“David had some garments knitted and hung them outside on a wall. Walkers passing through bought them and things escalated from there,” explains Kathleen. “David’s vision was to promote Swaledale wool and he worked hard.” But then in 2001 foot and mouth came to the countryside and visitors to Muker were scarce. Already in his 80s, David decided to retire. Kathleen bought the business the following year.

Now as she herself bows out, Kathleen reflects on her time. “I’ve really enjoyed selling garments that are unique and have a story behind them,” she says. “The thing I have liked most is meeting the customers. We have had visitors to the shop from all over the country, as well as Germany, France, the Netherlands, Norway, America and even Australia. They have all been lovely and so pleased to see something different.

“Prince Charles has been here several times and in 2004 he came for a formal visit. The school children turned out in force and Muker Silver Band played. He looked round the shop and we presented him with a jumper. He bought some gloves and ordered some more later. We’ve seen him wearing them on Countryfile. We also saw Camilla wearing a pair of his gloves but they looked a bit big for her, so we sent her a pair for herself.”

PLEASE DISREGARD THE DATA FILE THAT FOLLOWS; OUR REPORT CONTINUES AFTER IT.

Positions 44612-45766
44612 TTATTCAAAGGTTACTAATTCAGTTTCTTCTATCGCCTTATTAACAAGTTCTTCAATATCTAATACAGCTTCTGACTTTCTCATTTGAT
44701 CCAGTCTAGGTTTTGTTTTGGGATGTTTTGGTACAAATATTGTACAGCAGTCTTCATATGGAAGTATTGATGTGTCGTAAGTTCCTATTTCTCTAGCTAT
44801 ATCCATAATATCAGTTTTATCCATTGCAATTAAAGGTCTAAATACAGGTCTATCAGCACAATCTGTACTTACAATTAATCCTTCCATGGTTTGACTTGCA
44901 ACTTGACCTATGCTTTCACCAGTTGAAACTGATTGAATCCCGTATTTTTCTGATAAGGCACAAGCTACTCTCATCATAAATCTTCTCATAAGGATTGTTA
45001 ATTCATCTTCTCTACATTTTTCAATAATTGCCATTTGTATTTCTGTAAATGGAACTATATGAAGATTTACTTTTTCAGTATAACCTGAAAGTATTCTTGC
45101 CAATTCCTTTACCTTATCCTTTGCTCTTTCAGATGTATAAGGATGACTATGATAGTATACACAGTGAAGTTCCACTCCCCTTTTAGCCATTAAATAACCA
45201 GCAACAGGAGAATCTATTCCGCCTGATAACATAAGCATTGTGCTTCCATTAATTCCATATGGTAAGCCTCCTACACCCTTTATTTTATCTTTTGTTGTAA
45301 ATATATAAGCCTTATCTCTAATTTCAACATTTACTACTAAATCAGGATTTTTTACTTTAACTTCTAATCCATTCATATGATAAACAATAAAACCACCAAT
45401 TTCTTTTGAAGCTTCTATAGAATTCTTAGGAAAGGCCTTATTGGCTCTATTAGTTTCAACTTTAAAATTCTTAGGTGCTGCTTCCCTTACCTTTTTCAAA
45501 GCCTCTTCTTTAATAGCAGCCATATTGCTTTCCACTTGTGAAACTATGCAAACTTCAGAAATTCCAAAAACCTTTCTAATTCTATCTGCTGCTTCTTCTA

Prince Charles clearly thinks highly of the traditional skills so much in evidence at Swaledale Woollens. In writing to Kathleen, he said: “My delight in hearing of your success in this technologically zealous age knows no bounds.”

Other visitors have included local MP William Hague, Yorkshire-born soprano Lesley Garrett, celebrity chef Aldo Zilli and the cast of BBC TV’s All Creatures Great and Small, which was often filmed around Muker.

All have no doubt been impressed by the local provenance of the business.

Today the 35 knitters at Swaledale Woollens use wool mainly from Swaledale sheep grazing the Dales fells, with some wool coming from the Wensleydale and Welsh Hill breeds for additional colour and texture. The wool is washed and carded in Bradford before being spun both there and in Scotland. If it needs to be dyed, that is done in Liversedge. Finally, it is delivered to the homes of the knitters who then get to work.

“I’ve got to know all the knitters well over the years,” says Kathleen. “They all have a story to tell.” And they haven’t all been women – Kathleen reveals there have been one or two men over the years, something of a nod to the history of hand-knitting in the area.